The artists are part a 40-strong group made up of mostly fellow-artists going by the name of the Nope to Arms Collective. Some have artwork on display at the current exhibition, Hope to Nope: Graphic and Politics 2008-2018 and others in the permanent collection and museum shop. On Tuesday 17 July the Design Museum said its ‘atrium was hired by a company in the aerospace and defence industry for a private event’, which the group took exception to.

This morning The Space Hijackers came to remove their Official Olympics Protestor t-shirt, which had been on display at Hope to Nope and Peter Kennard removed his Union Mask in the permanent collection display Designer User Maker, which had been donated to Design Museum. The museum had corresponded with the group to say that it would be reviewing its policies and to ask them to reconsider removing artwork.

Andrew Smith from the organisation Campaign Against Arms Trade, which has been relaying the artists’ protest letters, said: “The event should never have been allowed in the first place. The arms industry is based on war and conflict and should always have been a red line. If the new policy is to be robust then it must clearly and unambiguously rule out taking money from companies that fuel and profit from human rights abuses.”

Design Museum directors Deyan Sudjic and Alice Black said in a letter published on the museum’s website today that the exhibition had been a popular and critical success, with more than 30,000 visitors since opening on 28 March, and the long term impact of the protests would be to reduce the work that the museum does, which is designed to benefit the sector and the wider public.

“Professional activists whose work didn’t feature in the exhibition took the view that the museum had acted wrongfully and were quick to exploit the situation,” they said. “The museum is now being targeted by a group of activists, not all of whom are being accurate in their presentation of the situation. We are in the midst of an argument not of our making. We will not be seen as an easy target and a surrogate for the real targets of these campaigners. We do not want our programmes to be co-opted by the agenda of others and we stand by our curatorial independence.”

The letter went on to say that the outcome of these protests would be to censor the exhibition, curtail free speech and prevent the museum from showcasing a plurality of views. The directors wanted to assure visitors that the museum’s policies were in line with those of all other major cultural institutions around the world. “These haven’t changed since the exhibitors agreed to be part of the exhibition,” they said. “We have committed to review these policies and those that apply for event hire at the museum.”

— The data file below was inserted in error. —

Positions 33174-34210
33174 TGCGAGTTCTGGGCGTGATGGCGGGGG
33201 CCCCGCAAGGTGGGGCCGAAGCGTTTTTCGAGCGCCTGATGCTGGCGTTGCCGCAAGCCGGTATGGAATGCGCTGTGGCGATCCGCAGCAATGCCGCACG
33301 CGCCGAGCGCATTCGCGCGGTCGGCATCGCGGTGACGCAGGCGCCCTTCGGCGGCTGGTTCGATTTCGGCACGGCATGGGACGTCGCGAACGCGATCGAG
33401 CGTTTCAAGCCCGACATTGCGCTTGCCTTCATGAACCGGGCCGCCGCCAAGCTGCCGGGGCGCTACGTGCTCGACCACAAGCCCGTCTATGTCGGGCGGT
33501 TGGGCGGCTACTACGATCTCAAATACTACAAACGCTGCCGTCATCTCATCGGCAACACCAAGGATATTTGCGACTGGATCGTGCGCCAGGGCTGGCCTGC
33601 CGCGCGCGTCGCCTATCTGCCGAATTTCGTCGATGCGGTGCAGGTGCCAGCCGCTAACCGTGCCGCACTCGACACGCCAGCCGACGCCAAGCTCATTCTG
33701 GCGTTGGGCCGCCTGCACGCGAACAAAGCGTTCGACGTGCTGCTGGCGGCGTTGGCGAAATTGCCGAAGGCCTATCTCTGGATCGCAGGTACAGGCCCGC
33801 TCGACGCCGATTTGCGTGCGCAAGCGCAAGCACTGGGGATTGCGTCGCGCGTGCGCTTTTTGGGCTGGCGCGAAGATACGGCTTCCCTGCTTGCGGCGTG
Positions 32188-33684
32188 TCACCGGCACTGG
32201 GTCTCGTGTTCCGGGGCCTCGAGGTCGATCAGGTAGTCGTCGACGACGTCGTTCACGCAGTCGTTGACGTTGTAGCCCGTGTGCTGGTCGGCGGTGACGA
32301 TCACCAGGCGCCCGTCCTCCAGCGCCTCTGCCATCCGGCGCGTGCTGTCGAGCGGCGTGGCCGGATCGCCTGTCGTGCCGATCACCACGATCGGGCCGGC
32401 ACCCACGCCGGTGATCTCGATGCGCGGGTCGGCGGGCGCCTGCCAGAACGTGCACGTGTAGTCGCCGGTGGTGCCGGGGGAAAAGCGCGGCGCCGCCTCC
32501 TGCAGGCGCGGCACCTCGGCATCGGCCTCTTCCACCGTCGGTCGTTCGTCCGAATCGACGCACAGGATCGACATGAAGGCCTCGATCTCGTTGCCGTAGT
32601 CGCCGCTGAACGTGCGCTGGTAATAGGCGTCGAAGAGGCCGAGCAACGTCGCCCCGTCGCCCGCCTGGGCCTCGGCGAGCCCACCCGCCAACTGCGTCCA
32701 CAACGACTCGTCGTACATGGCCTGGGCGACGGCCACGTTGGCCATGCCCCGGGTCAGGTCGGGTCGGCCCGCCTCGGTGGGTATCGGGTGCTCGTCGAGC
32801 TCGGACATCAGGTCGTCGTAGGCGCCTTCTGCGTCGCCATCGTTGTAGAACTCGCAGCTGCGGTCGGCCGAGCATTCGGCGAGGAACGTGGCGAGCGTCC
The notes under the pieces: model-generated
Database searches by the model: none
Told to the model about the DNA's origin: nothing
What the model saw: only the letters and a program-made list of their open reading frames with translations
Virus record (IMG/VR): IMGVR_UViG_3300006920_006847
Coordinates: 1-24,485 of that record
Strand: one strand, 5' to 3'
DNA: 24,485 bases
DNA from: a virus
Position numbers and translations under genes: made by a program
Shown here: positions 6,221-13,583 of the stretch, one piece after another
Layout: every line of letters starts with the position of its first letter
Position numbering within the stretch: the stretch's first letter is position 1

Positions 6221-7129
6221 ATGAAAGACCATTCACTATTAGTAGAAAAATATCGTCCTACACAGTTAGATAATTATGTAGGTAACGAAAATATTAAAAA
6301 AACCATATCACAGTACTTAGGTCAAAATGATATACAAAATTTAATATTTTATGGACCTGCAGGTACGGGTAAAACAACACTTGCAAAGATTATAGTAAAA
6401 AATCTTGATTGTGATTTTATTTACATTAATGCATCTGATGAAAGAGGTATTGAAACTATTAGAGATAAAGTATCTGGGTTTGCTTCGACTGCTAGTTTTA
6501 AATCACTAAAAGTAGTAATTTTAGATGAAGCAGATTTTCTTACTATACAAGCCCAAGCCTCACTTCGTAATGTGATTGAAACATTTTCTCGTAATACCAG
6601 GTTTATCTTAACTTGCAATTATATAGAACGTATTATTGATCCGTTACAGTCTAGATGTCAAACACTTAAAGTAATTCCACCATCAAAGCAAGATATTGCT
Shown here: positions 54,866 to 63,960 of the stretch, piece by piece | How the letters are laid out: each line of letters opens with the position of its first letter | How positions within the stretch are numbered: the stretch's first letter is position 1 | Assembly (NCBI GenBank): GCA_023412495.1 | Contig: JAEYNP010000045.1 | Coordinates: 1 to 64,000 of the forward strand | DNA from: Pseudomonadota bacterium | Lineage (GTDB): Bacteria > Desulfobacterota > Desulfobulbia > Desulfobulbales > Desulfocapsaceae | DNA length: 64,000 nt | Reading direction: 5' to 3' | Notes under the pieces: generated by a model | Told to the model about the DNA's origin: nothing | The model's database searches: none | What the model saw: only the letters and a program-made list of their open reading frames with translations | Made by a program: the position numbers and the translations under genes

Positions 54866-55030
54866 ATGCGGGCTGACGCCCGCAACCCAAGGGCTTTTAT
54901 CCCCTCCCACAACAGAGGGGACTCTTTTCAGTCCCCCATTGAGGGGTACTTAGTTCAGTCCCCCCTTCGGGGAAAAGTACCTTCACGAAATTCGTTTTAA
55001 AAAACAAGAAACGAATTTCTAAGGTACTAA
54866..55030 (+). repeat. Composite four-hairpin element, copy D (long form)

The Design Museum, which was named European Museum of the Year in May, has committed to not having such private hires (linked to arms, tobacco and oil companies) while it takes time to ‘discuss the issues with our peers in the sector and review if any of our policies need to be updated’.

Hope to Nope exhibition free from until close on 12 August

As of 1 August, some artwork has been removed from the exhibition, before the exhibition closing date of 12 August, at the request of the lenders. As a result, and until the end of the run, the exhibition will now be free to visit. If you have already purchased a ticket, please call the bookings office on: 020 3862 5937 or email [email protected]. Please note that the bookings office is open from 10am to 5pm, Monday to Friday.

‘We are sorry for any disappointment caused for visitors. We believe that it is important to give political graphics a platform at the museum and it is a shame that the exhibition could not continue as it was curated until its original closing date’.

Alice Black and Deyan Sudjic, the Design Museum Directors

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